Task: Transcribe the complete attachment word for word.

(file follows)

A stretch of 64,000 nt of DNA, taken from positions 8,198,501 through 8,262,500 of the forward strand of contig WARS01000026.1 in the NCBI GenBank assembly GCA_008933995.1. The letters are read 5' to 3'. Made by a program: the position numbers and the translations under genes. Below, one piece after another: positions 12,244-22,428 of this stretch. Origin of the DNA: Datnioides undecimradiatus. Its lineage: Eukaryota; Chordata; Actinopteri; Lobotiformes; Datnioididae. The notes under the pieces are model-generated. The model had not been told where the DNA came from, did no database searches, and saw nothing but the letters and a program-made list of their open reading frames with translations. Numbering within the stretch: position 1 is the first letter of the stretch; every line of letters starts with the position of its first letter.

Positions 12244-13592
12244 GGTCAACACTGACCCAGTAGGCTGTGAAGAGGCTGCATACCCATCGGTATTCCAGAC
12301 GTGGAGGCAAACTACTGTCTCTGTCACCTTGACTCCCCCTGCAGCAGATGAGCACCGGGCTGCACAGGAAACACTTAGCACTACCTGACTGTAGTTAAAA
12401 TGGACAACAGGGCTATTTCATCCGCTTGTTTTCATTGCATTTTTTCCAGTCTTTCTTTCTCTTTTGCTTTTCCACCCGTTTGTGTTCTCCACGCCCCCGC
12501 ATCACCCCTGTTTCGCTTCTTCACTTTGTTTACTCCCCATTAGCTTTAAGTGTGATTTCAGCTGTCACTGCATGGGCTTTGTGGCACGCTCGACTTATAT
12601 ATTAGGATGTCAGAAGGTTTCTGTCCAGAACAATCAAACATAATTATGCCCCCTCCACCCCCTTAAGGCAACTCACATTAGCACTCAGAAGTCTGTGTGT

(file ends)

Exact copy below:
A stretch of 64,000 nt of DNA, taken from positions 8,198,501 through 8,262,500 of the forward strand of contig WARS01000026.1 in the NCBI GenBank assembly GCA_008933995.1. The letters are read 5' to 3'. Made by a program: the position numbers and the translations under genes. Below, one piece after another: positions 12,244-22,428 of this stretch. Origin of the DNA: Datnioides undecimradiatus. Its lineage: Eukaryota; Chordata; Actinopteri; Lobotiformes; Datnioididae. The notes under the pieces are model-generated. The model had not been told where the DNA came from, did no database searches, and saw nothing but the letters and a program-made list of their open reading frames with translations. Numbering within the stretch: position 1 is the first letter of the stretch; every line of letters starts with the position of its first letter.

Positions 12244-13592
12244 GGTCAACACTGACCCAGTAGGCTGTGAAGAGGCTGCATACCCATCGGTATTCCAGAC
12301 GTGGAGGCAAACTACTGTCTCTGTCACCTTGACTCCCCCTGCAGCAGATGAGCACCGGGCTGCACAGGAAACACTTAGCACTACCTGACTGTAGTTAAAA
12401 TGGACAACAGGGCTATTTCATCCGCTTGTTTTCATTGCATTTTTTCCAGTCTTTCTTTCTCTTTTGCTTTTCCACCCGTTTGTGTTCTCCACGCCCCCGC
12501 ATCACCCCTGTTTCGCTTCTTCACTTTGTTTACTCCCCATTAGCTTTAAGTGTGATTTCAGCTGTCACTGCATGGGCTTTGTGGCACGCTCGACTTATAT
12601 ATTAGGATGTCAGAAGGTTTCTGTCCAGAACAATCAAACATAATTATGCCCCCTCCACCCCCTTAAGGCAACTCACATTAGCACTCAGAAGTCTGTGTGT